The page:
POST CARDS FROM THE MUSE
Confessions of a Pantser
By Nandy Ekle
First of all, what’s a “pantser”?
In the writing world there are two types of writers: plotters and pantsers. Plotters are those who write an outline, some more meticulous than others. Pantsers are writers who write by the seat of their pants. They don’t do much planning, usually just have a word sketch of a character, a basic thought of a scenario, or maybe they just have a thought, write it down, and suddenly have an entire world and story going on.
I have always prided myself as a pantser. Some of my best stories have come from picking up a piece of paper and a pen (or in today’s world, opened my laptop) and written a killer first sentence. Writing, for me, was like looking into a foggy landscape. I could see dark shapes from a distance, and the closer I got to them, the clearer they were. And I got a thrill as intense as riding a roller coaster.
Lately, however, I’ve had a little harder time getting that coaster car to move. I can walk around during the day seeing the fuzzy dark shapes, but I never get any closer to them. And sometimes they run away before I can get near enough to see them.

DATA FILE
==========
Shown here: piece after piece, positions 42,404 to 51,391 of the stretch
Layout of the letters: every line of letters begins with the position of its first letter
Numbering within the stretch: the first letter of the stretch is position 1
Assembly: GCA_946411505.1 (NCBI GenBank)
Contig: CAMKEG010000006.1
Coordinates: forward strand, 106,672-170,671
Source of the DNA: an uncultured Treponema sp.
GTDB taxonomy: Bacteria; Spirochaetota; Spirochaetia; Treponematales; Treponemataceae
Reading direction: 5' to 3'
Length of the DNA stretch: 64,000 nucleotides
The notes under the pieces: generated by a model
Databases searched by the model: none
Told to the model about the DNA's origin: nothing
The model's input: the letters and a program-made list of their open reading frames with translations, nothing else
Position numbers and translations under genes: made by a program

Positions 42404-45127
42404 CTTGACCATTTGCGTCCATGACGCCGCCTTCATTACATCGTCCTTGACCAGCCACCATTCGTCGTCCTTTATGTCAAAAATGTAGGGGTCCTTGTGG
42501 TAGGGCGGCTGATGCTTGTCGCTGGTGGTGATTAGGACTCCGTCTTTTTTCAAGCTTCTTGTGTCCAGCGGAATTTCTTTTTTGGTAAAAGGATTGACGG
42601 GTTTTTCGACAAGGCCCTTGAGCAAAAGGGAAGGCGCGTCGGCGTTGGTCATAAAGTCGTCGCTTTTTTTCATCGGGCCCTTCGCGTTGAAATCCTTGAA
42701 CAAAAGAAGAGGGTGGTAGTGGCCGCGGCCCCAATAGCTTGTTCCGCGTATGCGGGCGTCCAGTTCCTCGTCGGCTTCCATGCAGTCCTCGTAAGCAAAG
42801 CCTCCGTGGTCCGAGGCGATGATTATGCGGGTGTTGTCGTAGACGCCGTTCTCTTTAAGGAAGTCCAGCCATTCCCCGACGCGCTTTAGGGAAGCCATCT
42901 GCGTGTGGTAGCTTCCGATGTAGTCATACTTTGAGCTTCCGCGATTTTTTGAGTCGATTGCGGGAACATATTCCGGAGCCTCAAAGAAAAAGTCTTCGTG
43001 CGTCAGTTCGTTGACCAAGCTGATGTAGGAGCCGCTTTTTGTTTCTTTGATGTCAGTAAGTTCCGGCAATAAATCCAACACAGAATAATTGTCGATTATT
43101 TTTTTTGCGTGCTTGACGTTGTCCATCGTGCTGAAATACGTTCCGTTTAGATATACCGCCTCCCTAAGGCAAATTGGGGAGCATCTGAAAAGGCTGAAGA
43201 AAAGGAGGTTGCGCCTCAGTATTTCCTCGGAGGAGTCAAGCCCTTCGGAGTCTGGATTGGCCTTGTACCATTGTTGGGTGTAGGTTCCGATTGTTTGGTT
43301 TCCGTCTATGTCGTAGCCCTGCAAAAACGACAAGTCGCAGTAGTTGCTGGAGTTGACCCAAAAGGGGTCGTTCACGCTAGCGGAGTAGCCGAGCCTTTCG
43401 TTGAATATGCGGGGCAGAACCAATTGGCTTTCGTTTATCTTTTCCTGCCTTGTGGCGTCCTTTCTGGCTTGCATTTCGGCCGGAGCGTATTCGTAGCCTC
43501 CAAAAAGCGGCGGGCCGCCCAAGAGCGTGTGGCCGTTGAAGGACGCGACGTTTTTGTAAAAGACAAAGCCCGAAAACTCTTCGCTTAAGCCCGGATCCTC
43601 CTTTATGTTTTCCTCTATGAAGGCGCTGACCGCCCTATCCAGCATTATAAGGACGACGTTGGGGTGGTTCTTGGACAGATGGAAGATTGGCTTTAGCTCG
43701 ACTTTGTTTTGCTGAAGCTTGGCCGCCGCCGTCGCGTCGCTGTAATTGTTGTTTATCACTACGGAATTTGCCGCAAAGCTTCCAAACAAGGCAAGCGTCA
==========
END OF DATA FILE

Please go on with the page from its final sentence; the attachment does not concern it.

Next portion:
So I’ve resorted to some plotting. Oh, I could never be so structured as to make a outline with sublevels all the way down to “iii”, but I have gotten a little more . . . thoughtful, maybe?
So, I have a character. I know the character’s name and some things about her. Mostly I know the stuff that creates the problem. And I have a very foggy situation. Then, whammo! The wall. This is when I have to step back and say, “What is it about this girl that is different? What would make the reader like her? And what does she want bad enough to risk losing everything? And what is ‘everything’?”
This is the basic plot. Your main character wants something so much they are willing to give up . . . everything . . . to get it. And this is the extent of my plotting.
Now I’ve heard plotting writers talk about obstacles and rewards. I’ve heard about the four parts to a novel (alone, lost, help, hero/martyr), and I’ve heard about the story arc. These are wonderful tools. I’ve read books where I can see these things all very clearly and cleverly used. But to sit down and think to myself, “Okay I need an obstacle to overcome” just sucks all the fun out. What I really need is for that roller coaster to fire up and show me the dark shapes in the fog.
Congratulations. You have just received a post card from the muse.